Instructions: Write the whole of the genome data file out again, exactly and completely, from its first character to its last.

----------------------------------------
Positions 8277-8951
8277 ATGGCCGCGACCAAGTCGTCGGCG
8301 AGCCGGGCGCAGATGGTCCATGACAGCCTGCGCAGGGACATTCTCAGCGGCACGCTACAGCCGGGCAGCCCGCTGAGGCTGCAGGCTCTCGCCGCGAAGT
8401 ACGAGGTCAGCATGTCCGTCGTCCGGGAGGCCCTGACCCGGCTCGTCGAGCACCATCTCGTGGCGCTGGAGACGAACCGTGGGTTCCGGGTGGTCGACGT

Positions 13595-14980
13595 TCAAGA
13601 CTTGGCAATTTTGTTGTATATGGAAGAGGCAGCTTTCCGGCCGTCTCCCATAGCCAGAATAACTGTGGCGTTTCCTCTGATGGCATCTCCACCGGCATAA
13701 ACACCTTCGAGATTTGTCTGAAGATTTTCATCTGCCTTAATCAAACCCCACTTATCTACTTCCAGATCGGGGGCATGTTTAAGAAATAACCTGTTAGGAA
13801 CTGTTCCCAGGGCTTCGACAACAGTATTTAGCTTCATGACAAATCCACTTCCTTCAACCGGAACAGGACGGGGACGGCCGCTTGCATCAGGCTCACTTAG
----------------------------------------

Positions 8277-8951
8277 ATGGCCGCGACCAAGTCGTCGGCG
8301 AGCCGGGCGCAGATGGTCCATGACAGCCTGCGCAGGGACATTCTCAGCGGCACGCTACAGCCGGGCAGCCCGCTGAGGCTGCAGGCTCTCGCCGCGAAGT
8401 ACGAGGTCAGCATGTCCGTCGTCCGGGAGGCCCTGACCCGGCTCGTCGAGCACCATCTCGTGGCGCTGGAGACGAACCGTGGGTTCCGGGTGGTCGACGT

Positions 13595-14980
13595 TCAAGA
13601 CTTGGCAATTTTGTTGTATATGGAAGAGGCAGCTTTCCGGCCGTCTCCCATAGCCAGAATAACTGTGGCGTTTCCTCTGATGGCATCTCCACCGGCATAA
13701 ACACCTTCGAGATTTGTCTGAAGATTTTCATCTGCCTTAATCAAACCCCACTTATCTACTTCCAGATCGGGGGCATGTTTAAGAAATAACCTGTTAGGAA
13801 CTGTTCCCAGGGCTTCGACAACAGTATTTAGCTTCATGACAAATCCACTTCCTTCAACCGGAACAGGACGGGGACGGCCGCTTGCATCAGGCTCACTTAG